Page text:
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'Hotbow] Hesiod one of the early Greek poets, of uncertain date, is best known by his poem called 'Works and Days', a metrical collection of agricultural and other maxims. He also wrote a mythical poem called Theogony.

voμov léμevo] 'having taken for a rule'. The sense is perhaps better expressed by our 'as a text-book'.

Teλnpaoi] take for granted. Compare Dem de fals leg § 3 P 342 ὃ δὲ καίπερ ὑπειληφὼς ταῦτα φοβοῦμαι, φράσω πρὸς ὑμᾶς.

ok old' öπws] parenthetic as usual. Render 'which place seems to them to be lighted up somehow, so that they can get a sight of all it contains'.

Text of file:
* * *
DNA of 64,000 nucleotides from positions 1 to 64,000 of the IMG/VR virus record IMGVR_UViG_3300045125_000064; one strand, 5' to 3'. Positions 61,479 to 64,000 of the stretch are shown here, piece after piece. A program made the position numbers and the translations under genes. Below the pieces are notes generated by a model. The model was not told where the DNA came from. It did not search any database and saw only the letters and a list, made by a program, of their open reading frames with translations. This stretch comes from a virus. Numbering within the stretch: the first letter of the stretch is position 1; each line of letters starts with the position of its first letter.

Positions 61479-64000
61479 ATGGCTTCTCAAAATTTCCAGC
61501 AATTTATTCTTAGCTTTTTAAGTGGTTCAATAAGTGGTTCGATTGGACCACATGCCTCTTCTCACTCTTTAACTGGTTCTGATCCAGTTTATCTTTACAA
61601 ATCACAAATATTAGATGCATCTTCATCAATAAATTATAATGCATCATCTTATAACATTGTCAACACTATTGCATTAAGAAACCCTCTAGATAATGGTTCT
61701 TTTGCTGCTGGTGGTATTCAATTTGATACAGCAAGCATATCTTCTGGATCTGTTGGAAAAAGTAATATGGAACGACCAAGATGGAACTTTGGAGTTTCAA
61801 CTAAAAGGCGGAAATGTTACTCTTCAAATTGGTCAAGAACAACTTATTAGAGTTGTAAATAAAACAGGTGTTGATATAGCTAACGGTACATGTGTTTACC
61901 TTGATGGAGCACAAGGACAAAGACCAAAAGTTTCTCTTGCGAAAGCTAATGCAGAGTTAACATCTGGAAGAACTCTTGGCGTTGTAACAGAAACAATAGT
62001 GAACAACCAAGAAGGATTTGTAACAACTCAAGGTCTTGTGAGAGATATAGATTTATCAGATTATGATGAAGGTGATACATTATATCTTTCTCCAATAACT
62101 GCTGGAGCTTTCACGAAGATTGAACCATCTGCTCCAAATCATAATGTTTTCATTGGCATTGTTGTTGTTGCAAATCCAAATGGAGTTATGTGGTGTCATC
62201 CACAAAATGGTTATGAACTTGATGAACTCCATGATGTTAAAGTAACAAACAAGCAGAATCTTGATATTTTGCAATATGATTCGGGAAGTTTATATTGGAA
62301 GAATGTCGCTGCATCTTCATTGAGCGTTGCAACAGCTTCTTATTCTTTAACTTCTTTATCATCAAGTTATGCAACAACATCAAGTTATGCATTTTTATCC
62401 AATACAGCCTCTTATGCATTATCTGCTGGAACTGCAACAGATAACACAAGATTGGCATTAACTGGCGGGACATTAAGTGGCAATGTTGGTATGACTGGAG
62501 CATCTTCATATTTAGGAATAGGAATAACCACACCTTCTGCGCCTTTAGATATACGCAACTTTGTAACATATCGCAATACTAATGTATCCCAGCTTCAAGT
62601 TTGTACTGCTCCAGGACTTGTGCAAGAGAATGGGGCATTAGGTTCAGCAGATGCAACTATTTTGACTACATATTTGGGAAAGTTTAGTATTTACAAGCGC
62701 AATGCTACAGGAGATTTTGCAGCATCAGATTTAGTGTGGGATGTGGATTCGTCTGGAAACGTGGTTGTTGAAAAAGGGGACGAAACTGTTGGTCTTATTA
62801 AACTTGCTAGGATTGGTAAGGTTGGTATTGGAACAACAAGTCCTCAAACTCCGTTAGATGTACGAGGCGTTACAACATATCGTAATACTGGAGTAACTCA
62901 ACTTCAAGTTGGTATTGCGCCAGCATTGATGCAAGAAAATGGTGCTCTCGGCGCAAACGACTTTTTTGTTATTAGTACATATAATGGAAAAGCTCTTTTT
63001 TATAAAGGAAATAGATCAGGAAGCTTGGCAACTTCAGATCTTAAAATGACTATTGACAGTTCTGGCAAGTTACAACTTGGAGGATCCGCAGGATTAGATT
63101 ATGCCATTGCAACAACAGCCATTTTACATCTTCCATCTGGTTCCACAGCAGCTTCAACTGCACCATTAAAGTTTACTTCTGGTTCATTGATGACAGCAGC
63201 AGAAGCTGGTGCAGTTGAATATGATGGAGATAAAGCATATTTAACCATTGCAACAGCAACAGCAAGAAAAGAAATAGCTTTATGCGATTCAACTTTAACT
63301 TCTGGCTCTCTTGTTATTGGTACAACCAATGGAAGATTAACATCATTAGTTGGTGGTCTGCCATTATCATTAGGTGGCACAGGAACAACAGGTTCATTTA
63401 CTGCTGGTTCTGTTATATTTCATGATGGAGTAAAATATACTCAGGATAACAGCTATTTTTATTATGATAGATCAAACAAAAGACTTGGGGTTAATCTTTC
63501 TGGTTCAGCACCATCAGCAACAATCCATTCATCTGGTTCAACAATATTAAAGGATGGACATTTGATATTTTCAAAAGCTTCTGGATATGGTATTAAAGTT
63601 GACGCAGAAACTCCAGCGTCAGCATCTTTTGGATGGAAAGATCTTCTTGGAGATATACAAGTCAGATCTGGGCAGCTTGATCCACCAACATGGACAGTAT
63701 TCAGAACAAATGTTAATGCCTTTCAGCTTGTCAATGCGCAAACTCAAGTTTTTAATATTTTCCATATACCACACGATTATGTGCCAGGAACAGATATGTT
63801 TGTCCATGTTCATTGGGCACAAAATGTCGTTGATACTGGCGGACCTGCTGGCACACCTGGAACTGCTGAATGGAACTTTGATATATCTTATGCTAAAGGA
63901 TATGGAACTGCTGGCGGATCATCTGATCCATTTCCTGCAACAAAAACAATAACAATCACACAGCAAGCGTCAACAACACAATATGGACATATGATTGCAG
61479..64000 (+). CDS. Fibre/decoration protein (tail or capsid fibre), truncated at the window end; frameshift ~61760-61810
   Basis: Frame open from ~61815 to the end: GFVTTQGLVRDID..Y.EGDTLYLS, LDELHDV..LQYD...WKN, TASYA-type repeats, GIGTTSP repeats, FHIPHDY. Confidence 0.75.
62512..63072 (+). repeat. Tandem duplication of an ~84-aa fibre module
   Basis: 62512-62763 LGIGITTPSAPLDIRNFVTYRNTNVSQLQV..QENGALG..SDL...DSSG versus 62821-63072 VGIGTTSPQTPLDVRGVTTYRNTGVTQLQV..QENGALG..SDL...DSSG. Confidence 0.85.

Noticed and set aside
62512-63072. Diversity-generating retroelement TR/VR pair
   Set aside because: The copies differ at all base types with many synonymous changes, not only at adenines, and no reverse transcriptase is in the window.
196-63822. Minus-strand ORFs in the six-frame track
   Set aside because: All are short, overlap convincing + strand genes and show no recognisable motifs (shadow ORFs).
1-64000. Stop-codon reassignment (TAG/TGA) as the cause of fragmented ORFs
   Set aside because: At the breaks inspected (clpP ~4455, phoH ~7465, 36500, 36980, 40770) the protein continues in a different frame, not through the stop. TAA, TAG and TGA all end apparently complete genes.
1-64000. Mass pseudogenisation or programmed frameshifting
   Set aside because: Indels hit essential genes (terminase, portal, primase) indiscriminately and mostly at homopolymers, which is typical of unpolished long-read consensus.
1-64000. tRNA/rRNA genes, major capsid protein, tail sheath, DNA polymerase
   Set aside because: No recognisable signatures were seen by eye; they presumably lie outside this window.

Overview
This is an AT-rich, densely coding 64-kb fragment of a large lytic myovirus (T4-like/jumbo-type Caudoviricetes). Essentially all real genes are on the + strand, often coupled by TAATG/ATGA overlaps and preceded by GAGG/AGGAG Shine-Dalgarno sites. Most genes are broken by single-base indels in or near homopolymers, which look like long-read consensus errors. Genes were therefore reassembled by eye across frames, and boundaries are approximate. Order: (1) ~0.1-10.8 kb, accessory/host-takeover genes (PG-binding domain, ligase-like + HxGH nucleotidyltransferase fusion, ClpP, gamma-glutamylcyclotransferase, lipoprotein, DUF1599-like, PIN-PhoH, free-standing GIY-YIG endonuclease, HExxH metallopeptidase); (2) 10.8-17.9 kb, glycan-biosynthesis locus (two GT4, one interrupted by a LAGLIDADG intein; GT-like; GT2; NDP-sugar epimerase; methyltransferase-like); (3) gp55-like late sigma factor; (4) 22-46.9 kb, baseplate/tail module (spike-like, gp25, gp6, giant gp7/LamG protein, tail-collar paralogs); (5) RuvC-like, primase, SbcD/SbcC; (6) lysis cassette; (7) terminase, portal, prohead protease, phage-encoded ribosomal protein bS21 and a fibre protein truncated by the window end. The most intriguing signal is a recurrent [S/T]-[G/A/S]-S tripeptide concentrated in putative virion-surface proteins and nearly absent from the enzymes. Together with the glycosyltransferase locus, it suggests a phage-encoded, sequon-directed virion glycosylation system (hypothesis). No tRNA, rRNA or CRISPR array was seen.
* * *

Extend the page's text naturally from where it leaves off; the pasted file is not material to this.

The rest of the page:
τῶν τὰ τοιαῦτα δεινῶν] those clever at such things. This use of dewòs is very common.

Page 58.

KATασThσaσbaι] arranged for himself. Render 'and that this Pluton arranged the government of his realm and the world below in this way'.

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KEKλnp@ola] it had been settled by lot. The legend was that Zeus Poseidon and Pluton cast lots for the empires of the upper the marine and the nether worlds, and that they fell to them in the order named.

ipiéμevov] ipleo@auto send oneself under: hence, to give way, submit. pieobal Twi Twos to give way to any one in anything. Render here 'allowing not a single soul to go upwards, with exception of a very few in all time past, on very strong grounds'.

§ 3.